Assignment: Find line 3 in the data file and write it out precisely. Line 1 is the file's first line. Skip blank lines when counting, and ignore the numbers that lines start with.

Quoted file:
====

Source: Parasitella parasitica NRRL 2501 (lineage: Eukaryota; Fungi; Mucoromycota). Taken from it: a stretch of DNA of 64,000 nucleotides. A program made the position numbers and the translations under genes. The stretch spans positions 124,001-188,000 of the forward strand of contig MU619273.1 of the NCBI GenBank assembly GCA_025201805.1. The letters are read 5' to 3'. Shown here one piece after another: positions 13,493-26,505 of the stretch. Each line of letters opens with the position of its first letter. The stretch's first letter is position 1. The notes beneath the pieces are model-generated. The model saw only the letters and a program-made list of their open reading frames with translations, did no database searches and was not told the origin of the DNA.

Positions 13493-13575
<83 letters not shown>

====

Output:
<83 letters not shown>